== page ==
A Peek at the Lives of the Crisologos

Credits:  Template by Jen Caputo;  Papers by Jessica Sprague Thank You Kindly kit

The Crisologos – one of the most prominent political families of Vigan, a principal political dynasty, so to speak.  The most popular street of Vigan was in fact named after them.  Their lives were filled with political drama and violence.

Floro Crisologo was a veteran and a long time congressman.  On Oct 18, 1970, while standing in line for communion, a lone gunman entered the church and shot him.  The assassin escaped during the chaos that ensued and the murder case remains unresolved to this day.  As rumors have it, it was politically motivated.

His wife Carmeling, once a Governor of Vigan, survived him.  She also had her fair share of political violence when she was ambushed in her car in 1961.  She lived to tell the tale.

Their son Bingbong on the other hand, served time in the Bilibid prison for burning down two villages in Ilocos Sur in 1970.  It was rumored that it was done in retaliation for the residents voted for his mother’s opponent.  Today, he is a congressman for a district in Quezon City.

Housing the memorabilia and antique collections of this family is their ancestral home now turned museum, the Crisologo Museum. Truth be told, when compared to the well-kept Syquia Mansion, this was a let down and anti-climactic.

Did you ever own one of this?

Or this?

I hope not this.   🙂

A Tourism apprentice who knows very little about the family and its (very colorful) history took us around and when bombarded with questions, the poor girl couldn’t answer most of it.

The house however, albeit not as well kept as the one of the Syquia’s, was interesting enough showcasing a lot of paintings and photos of the family.


Syquia Mansion

Credits:  Papers by Jessica Sprague Home Away From Home Paper kit.

This colonial mansion built in 1830 at the corner of Quirino Blvd. and Salcedo St. is the ancestral home of Doña Alicia Syquia, wife of Philippine’s 6th president, the late Elpidio Quirino.

It is today a museum that offers free entrance to visitors.  In the house are 19th century furnishings, memorabilia and various photos, providing a glimpse to the man.

Doña Alicia did not live to become first lady however, because she was a casualty of World War II — she along with 3 of her children were killed by the Japanese.  Elpidio did not re-marry and his daughter, Doña Victoria served as First Lady.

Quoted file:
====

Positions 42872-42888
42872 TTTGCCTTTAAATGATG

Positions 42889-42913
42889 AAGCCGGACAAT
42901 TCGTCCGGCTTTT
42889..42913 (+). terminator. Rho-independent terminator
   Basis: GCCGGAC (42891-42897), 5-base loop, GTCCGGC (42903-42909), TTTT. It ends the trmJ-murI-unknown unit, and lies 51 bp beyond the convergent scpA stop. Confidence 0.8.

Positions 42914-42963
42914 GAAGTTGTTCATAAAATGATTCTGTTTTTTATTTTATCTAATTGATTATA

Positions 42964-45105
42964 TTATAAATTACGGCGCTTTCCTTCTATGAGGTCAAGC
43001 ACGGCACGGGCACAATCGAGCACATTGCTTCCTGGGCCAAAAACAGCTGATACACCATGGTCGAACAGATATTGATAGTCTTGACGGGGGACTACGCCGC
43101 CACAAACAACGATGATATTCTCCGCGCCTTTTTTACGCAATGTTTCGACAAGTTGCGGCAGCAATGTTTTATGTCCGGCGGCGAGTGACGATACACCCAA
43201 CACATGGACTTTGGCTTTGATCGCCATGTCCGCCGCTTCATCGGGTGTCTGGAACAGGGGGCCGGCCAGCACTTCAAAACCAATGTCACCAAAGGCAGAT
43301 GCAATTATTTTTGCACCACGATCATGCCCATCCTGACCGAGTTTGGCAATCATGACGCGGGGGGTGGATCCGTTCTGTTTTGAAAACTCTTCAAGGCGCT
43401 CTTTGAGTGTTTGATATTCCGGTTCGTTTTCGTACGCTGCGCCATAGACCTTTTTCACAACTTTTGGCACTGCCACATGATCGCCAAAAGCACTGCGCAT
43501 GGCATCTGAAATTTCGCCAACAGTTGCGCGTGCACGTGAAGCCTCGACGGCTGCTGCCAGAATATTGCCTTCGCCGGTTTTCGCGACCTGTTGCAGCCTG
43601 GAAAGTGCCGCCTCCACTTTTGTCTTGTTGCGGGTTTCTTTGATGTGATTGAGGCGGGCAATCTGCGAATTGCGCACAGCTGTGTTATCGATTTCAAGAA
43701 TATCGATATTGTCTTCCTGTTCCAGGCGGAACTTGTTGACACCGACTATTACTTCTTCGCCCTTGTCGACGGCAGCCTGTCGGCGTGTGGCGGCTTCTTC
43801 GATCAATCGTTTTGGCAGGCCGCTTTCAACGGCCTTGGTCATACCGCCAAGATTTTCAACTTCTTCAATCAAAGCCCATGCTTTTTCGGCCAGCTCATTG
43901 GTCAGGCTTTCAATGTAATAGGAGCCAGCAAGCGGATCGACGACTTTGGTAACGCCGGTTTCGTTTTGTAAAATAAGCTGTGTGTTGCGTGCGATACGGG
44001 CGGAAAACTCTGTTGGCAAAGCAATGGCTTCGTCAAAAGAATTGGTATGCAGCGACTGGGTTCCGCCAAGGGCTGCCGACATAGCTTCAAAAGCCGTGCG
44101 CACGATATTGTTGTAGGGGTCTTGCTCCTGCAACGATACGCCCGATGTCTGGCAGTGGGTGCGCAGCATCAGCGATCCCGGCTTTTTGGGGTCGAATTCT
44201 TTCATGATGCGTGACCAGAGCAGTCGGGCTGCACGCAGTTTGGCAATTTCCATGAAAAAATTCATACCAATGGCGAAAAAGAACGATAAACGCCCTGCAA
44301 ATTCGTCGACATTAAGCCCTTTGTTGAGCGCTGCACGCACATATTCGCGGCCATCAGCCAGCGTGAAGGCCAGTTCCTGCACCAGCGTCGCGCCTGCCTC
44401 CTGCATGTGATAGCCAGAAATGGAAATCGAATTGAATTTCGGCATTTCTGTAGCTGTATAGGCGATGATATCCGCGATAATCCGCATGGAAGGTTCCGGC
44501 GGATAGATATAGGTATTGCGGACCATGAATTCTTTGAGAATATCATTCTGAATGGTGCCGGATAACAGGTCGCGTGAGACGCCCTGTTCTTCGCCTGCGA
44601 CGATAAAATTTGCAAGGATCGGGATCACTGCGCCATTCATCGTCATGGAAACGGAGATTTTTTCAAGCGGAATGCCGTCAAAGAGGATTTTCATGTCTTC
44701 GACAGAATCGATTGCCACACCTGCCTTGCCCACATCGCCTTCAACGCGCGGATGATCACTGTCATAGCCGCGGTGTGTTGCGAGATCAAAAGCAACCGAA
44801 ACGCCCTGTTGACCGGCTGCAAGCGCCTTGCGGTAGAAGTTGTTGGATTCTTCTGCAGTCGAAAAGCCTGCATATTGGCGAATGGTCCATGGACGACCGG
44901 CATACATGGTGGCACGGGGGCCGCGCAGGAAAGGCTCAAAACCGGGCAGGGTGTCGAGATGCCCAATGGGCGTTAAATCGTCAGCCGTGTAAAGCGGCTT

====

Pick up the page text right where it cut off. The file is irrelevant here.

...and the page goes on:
The mansion had become the official residence of President Quirino thus claimed as the first Malacañang of the north.

A portrait of Doña Victoria graces the wall of the Receiving Room

A single wooden stairs leads to the receiving room on the 2nd floor where a replica of the Spolarium hangs.  Rumor has it that Juan Luna’s assistant painted the replica and this was what they referred to when the real Spolarium was restored.

The rooms are spacious with various doors linking one room from the other.  One can enter one door and exit another door leading to another room.

Capiz windows up close

The mansion was well kept and retains a lot of the 19th century details.

Glass window detail

I am a fan of Machuca tiles — flooring used in the Azotea

Looking out to the Azotea froma room (nice grill detail too).

The guide was very knowledgeable and equipped with many information.  Definitely a must see when in Vigan.

This is my entry to My World this week.  Click on the icon below for a glimpse of more worlds from around the globe.

Timeless Vigan

Ilocos Sur is where many culture and histories meet, all sharing space in this timeless city called Vigan – shrines, landmarks, museums, churches, ancestral homes, a cobbled-stoned street.  Inscribed in 1999 in the UNESCO World Heritage list, citing that, “Vigan represents a unique fusion of Asian buildings and construction with European colonial architecture and planning.”

Established in the 16th century, Vigan is still the most intact example of a Spanish colonial town in Asia today.  It is best known for its cobbled-stone street, Calle Crisologo, lined with many old buildings that are intact, restored or in (dis)repair.

One can see remnants of the old-Spanish architecture throughout the center of the city.

Although the street is now busy with souvenir and curio shops, it still transports one back to the Vigan at its peak.  It is the oldest surviving Spanish colonial city in the country, not many of the historical buildings are left after WWII.

The old Vigan colonial houses, built mostly by rich Chinese traders, are made of thick brick walls and red clay.

They conduct their business on the ground floor and reside above.  It is a characteristic of Chinese culture and other Asian countries as well.  The resulting townscape is a unique display of a harmonious blend of Ilocano, Chinese and European elements, a unique display of the multi-culture nature of the Filipino society.

Captivated by colonial towns and its culture, this road trip all started with Vigan in mind.

From their longganisa and bagnets to their ancestral homes, we savored it all.

the street at night

We spent the 2 days walking up and down Calle Crisologo soaking in the heritage,

wondering how life was back in those elegant days of yore.  An interesting city albeit far from the capital with about 400 kilometers (that’s about 8 hours) of travel needed if you are coming from Manila.  Vigan is charming and I urge every Filipino to make a visit at least once in their life.   🙂

Not your typical McDonald’s facade

Al fresco dining in the evenings is a wonderful thing

Scenic Sunday